The White Mountain Energy Project:

Bringing 21st Century Energy Technology to the Barcroft Field Station

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Setting up monitoring equipment at observatory dome photo ©paul kennedy

Project Goals and Results

The Goal of the White Mountain Energy Project is to improve energy quality and reliability, increase safety, reduce costs, and test innovative technologies at WMRS field stations. The first phase of this project will be to assess the energy situation at the upper field station at Barcroft (and secondarily, Crooked Creek). The current energy situation at Barcroft is problematic for several reasons:

To carry out this project, WMRS has teamed up with Professor Scott Samuelsen and graduate students (Jim Meacham, Jim Maclay, Patrick Couch and Ryan Gaylord) in the Advanced Power and Energy Program (APEP) at UC Irvine.

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photo ©paul kennedy

Simulations indicate that WMEP will create many benefits for Barcroft operations:

Schematic diagram showing proposed WMEP intallation at Barcroft (pdf version)

Schematic diagram showing proposed controls system for WMEP

 


ANALYSIS

Example of power monitoring data from 2004. This kind of detailed record is used for simulating power demand scenarios under different conditions.

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In October 2004, we simulated winter heating demand by turning electric heaters on and off. For example, the simulation began at 8 am and ramped up to full capacity at around 9:30.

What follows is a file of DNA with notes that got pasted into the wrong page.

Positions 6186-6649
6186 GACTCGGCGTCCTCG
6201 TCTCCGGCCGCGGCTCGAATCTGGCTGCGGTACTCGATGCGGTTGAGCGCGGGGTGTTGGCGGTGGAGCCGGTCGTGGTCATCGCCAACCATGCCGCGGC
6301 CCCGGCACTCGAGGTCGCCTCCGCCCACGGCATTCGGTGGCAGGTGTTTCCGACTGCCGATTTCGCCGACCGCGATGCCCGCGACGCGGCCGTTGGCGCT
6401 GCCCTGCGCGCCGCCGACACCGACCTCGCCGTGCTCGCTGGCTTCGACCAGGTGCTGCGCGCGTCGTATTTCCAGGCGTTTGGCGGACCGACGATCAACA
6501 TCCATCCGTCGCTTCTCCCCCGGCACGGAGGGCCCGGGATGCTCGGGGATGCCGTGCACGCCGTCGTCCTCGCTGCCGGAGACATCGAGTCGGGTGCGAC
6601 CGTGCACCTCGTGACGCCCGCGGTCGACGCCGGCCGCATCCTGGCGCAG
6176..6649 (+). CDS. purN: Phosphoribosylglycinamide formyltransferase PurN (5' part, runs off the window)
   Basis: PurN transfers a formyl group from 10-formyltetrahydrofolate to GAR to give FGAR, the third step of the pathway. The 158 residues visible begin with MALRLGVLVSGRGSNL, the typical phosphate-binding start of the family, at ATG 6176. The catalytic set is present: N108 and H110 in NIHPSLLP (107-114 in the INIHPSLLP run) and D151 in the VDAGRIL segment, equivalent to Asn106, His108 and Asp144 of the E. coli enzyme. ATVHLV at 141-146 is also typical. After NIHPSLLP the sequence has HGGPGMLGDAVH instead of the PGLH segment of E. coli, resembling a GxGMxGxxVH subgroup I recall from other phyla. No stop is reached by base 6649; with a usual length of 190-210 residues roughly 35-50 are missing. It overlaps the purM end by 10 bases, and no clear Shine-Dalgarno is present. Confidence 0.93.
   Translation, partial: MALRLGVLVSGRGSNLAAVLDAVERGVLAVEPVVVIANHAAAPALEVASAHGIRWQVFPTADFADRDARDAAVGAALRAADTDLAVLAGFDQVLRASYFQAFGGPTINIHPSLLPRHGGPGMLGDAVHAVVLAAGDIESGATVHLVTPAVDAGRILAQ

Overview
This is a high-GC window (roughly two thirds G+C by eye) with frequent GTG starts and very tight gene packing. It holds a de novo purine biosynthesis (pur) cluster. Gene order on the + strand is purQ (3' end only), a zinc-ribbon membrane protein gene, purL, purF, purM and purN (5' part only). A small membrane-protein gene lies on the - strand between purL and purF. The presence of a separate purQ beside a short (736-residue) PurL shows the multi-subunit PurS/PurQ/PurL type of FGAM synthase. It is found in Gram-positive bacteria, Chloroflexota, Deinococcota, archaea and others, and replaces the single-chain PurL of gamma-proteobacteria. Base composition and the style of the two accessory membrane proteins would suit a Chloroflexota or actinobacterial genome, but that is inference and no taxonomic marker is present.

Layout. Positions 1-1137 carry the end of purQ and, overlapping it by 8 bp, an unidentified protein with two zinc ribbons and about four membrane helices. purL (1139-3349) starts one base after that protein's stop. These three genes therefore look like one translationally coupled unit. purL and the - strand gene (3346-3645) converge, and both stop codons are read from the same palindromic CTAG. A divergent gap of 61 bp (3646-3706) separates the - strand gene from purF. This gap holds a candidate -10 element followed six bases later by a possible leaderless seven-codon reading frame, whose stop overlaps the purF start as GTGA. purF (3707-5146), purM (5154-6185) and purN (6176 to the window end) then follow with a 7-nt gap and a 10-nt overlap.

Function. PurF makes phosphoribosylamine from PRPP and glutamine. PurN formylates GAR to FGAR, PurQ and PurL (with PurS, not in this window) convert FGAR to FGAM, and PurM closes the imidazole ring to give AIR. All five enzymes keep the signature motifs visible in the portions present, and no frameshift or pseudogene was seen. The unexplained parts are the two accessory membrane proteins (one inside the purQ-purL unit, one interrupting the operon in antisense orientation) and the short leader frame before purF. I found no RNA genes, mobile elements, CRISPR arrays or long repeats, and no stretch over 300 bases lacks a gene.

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The APEP team has developed a quantitative dynamic simulation model which illustrates the costs and benefits of integrating distributed energy resources into the system.

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The simulations show that the proposed system can readily convert to a permanent off-grid system. This is important as our grid connection is aging, and replacement would be prohibitively expensive.

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SYSTEM COMPONENTS

Microturbine Generators are low-maintenance, low emissions, and co-generate hot water for high overall efficiency Below: Capstone Model C-30 (photo: Capstone Turbine Corporation)

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Amorphous Silicon Photovoltaic Panel mounted on roof of Pace Lab in April 2005. This test panel survived the winter and remained snow-free since October 2004, showing the utility of using flexible panels on the Pace Lab roof. WMEP calls for nearly complete coverage of the south-facing roof.

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The APEP team is investigating wind as an energy source for Barcroft, but certain issues need to be resolved before this type of energy can be captured. WMEP calls for installation of a demonstration “Turby” unit to be sited at the Pace lab.

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This schematic shows a model hydronic heating system like the one that will be installed at Barcroft. The hot water storage is planned to be much larger (4-6,000 gallons) and solar hydronic panels will be added as funds become available. At the heart of the system are two propane-powered “Munchkin” boilers that are highly efficient at all demand levels.

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